CD editor's note: The following essay appeared in the June 2, 2003 edition of The Nation magazine, and we reprint it today following news that Gore Vidal died yesterday at the age of 86.
From the Archive: We Are the Patriots by Gore Vidal
The other night on CNN I brought the admirable Aaron Brown to a full stop, not, this time, with Franklin but with John Quincy Adams, who said in 1821, on the subject of our fighting to liberate Greece from Turkey, the United States "goes not abroad, in search of monsters to destroy." If the United States took up all foreign affairs, "she might become the dictatress of the world. She would no longer be the ruler of her own spirit," her own soul.
Should we be allowed in 2004 to hold a presidential election here in the homeland, I suspect we shall realize that the only regime change that need concern our regained spirit--or soul--is in Washington.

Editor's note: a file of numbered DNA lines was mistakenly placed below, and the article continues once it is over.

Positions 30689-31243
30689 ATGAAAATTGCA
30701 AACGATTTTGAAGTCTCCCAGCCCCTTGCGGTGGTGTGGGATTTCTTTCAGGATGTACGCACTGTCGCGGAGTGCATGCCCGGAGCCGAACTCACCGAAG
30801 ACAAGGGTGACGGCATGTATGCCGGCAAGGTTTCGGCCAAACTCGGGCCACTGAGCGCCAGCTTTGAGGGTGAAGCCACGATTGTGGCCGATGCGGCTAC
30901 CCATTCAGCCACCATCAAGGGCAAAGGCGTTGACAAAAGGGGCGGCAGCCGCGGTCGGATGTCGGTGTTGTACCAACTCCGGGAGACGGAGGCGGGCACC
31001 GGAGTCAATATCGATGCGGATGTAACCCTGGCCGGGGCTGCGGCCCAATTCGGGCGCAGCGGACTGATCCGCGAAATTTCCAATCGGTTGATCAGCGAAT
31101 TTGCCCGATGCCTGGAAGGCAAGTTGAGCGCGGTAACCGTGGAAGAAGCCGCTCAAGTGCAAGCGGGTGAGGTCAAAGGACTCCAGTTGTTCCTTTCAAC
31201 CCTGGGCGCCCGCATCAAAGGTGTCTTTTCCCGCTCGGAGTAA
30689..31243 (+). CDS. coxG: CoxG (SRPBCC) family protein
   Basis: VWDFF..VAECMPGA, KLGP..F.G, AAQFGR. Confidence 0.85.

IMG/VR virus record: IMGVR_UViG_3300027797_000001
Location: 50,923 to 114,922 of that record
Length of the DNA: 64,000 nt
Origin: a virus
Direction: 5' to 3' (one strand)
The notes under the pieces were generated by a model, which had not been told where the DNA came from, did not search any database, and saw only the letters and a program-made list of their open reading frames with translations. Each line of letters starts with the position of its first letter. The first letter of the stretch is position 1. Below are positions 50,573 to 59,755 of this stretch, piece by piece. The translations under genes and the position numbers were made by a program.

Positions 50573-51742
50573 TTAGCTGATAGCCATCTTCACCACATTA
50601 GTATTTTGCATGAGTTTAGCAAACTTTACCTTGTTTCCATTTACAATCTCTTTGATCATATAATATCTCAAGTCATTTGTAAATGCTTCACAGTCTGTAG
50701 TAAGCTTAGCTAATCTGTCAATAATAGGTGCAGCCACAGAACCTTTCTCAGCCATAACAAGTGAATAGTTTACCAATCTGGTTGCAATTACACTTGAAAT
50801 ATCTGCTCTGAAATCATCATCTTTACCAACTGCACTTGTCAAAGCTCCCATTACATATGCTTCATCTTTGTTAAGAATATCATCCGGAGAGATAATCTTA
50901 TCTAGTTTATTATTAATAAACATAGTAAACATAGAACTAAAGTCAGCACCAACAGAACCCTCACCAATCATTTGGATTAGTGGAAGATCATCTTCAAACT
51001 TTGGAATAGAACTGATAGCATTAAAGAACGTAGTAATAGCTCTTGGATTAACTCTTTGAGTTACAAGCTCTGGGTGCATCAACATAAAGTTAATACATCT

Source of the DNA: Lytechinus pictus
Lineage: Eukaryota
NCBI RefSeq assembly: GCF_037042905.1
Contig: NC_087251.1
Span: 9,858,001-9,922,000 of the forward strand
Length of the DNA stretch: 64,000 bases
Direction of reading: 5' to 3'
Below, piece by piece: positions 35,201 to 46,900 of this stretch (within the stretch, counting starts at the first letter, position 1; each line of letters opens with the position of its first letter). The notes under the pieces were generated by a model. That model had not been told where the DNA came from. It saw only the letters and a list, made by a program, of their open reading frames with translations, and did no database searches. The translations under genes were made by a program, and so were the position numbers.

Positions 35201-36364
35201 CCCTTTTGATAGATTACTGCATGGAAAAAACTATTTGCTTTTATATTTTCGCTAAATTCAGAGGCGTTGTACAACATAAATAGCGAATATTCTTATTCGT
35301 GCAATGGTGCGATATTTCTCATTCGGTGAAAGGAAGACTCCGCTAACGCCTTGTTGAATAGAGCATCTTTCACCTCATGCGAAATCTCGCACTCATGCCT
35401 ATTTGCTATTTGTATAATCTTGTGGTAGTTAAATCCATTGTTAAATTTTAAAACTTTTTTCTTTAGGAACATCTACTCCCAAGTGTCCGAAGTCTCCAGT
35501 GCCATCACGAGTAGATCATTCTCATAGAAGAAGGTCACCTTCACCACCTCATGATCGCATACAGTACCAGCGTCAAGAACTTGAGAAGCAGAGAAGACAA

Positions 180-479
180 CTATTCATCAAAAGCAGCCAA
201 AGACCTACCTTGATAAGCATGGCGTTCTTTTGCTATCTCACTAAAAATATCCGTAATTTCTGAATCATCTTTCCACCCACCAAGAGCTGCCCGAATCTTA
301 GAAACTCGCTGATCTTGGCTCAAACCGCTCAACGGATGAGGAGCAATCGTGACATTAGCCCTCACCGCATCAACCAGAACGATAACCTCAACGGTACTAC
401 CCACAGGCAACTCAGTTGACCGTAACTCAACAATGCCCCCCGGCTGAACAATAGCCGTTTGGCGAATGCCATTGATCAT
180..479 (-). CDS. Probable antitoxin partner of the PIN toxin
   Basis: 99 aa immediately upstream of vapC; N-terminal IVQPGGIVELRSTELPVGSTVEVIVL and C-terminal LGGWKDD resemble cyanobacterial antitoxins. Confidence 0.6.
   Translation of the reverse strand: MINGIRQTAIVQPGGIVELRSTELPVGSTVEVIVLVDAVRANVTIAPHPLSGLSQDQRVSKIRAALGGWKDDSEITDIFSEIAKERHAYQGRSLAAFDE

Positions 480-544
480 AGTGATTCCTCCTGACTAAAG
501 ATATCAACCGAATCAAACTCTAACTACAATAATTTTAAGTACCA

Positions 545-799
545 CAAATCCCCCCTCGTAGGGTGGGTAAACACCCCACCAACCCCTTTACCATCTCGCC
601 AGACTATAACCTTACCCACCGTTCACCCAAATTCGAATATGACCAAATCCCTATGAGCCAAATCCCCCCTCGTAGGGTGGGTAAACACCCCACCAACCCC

A few years ago there was a significant exchange between then-General Colin Powell and then-statesperson Madeleine Albright. Like so many civilians, she was eager to use our troops against our enemies: What's the point of having all this military and not using it? He said, They are not toy soldiers. But in the interest of fighting Communism for so long, we did spend trillions of dollars, until we are now in danger of sinking beneath the weight of so much weaponry.
Therefore, I suppose it was inevitable that, sooner or later, a new generation would get the bright idea, Why not stop fooling around with diplomacy and treaties and coalitions and just use our military power to give orders to the rest of the world? A year or two ago, a pair of neoconservatives put forward this exact notion. I responded--in print--that if we did so, we would have perpetual war for perpetual peace. Which is not good for business. Then the Cheney-Bush junta seized power. Although primarily interested in oil reserves, they liked the idea of playing soldiers too.